When you restore a small wood boat you need to expect to lose a large amount of money in the process. With a cruiser in that condition, the financial loss is going to be massive. I am not even sure that boat would be an economical source of fire wood. It is unfortunate, but they were never meant to last forever, and they aren’t all worth saving.

  8. Dennis Mykols

    I see a lot of opportunities to part out a big cruiser like this one. The transom could be a big bar, or desk for a boat show, the helm an office/desk setup. A lot of décor items on a big boat like this one and looks like it is all there, hardware, rails, windows. All could be recycled as furniture/décor items. Now what could we make out of that big old “Bull Nose”?

    • Alex

      Dennis and m-fine. Couldn’t agree more. Some shouldn’t and /or can’t be saved when they’re this far gone and this prohibitavely costly to restore/rebuild. It’s cool and wonderful when it happens, but it’s a rarity for good reason.

      That said, the idea of parting it out and repurposing whole components, to the degree possible, is great. Parts will surely go to eBay or a dealer, which is a good thing. Because they will eventually find use on a better condition boat.

      People can’t all be saved either. And it hurts to lose great ones. But you know, when they donate organs so that others may live, it’s a beautiful thing, and it’s another way a part of them lives on. I write this with the utmost sincerity.

  9. John Rothert

    Run don’t walk….away from this sad classic.

    Cruiser guy’s KNOW….

    nuff-said

    John in Va.

  10. thomas d

    i’ve been working on this clipper for 6+ years. it’s only 24 ft. and it seems there is still no end in site. the only thing is see of any use on the connie is all the mahogany that could be reused.

  11. floyd r turbo

    Very sad to see her sittin’ on the bottom but there’s going to be even more as fuel prices stay high, continue to go up and the economy continues its anemic path.

  12. chris bulla

    I am crazy enought to attemp to restore her . It is perfect for my retirement years I will do 99% of the work myself. Then I can travel on her after retirement.I have axcess to alot of materiels . I hope I will soon be the new owner!!!!!!!!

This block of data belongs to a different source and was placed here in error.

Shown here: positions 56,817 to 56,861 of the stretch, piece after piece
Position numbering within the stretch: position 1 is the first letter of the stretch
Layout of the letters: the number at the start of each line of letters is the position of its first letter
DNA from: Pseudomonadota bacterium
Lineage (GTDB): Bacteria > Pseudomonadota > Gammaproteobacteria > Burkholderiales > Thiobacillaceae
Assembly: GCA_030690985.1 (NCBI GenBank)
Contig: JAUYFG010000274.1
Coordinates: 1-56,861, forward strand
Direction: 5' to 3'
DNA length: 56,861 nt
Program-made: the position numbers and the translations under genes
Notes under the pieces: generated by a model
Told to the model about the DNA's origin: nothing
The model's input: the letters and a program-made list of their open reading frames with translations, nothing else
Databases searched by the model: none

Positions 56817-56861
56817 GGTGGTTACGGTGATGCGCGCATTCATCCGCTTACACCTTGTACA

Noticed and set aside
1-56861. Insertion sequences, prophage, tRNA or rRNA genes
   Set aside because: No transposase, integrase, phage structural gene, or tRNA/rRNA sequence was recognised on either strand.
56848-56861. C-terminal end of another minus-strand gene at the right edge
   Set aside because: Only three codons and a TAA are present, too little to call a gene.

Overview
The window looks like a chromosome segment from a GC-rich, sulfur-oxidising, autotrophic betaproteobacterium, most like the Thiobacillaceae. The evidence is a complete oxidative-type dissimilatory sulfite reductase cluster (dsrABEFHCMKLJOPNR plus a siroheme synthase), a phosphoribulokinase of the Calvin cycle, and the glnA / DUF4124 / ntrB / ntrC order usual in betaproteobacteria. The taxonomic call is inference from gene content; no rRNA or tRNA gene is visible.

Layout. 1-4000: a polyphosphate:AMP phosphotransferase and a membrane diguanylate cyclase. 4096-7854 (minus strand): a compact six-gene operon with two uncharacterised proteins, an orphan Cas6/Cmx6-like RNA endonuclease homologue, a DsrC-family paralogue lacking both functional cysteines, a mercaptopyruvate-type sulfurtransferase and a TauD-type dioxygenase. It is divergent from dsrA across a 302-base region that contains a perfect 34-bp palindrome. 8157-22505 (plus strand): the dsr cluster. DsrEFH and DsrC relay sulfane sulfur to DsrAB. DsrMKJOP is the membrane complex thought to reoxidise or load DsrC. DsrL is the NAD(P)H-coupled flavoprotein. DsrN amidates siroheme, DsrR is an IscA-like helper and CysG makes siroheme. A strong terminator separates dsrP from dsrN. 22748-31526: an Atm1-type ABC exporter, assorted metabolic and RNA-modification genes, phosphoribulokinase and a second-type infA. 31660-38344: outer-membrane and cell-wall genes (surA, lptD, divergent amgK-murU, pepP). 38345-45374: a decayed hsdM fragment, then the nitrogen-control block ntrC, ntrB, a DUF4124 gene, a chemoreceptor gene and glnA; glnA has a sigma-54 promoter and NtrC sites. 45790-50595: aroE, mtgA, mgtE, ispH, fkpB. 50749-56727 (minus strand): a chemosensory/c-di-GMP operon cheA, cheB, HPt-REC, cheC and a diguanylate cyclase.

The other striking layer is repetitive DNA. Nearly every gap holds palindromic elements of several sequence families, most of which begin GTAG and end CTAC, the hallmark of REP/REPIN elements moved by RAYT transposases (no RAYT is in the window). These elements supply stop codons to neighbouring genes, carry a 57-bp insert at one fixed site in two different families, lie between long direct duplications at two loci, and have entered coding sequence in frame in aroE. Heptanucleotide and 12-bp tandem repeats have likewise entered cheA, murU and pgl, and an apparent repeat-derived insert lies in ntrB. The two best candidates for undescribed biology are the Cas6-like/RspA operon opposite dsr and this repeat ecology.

• Rob Bergevin

      Ok. I’ll come down from Toronto and look at it with you. But only on the condition that is it ok if I slap you now and again when I think you are getting romantically attached to this boat. It is really, really big, and probably really, really decayed. If you retire when you are 27 and live to be 103, you might have enough time to fix it up. I am a wooden cruiser guy since 1982 and do all the work myself. My view is that you must be cold and ruthless (with yourself) when assessing these babies. One last piece of cheap advice; if you can’t properly protect it from the weather you will never, ever keep up with the decay process. And that’s the truth!

      • Alex

        Rob, I respect your candor. There’s nothing like the voice of experience.

  13. Al Benton

    Well Ashley, we tried.

    Thanks Texx, for getting the word out about this once elegant watercraft to the largest community of classic boating enthusiasts in the world. I’m sure that Journey’s present owners, not by choice, more by default, truly appreciate your willingness to post their story.

    • Alex

      A, in a sense, your story is another way Journey lives on. The kind of discussion it brought out in the Comments does a service to future prospective buyers of cruisers — who regularly follow this blog, or happen on it as they research and consider a cruiser project — by helping them to proceed with caution and make informed decisions.

  14. Jimmuh

    “….The legal battle to claim possession by the marina was settled earlier last week and now the marina was just given salvage rights, after 2-1/2 years…”

    The essence of the problem….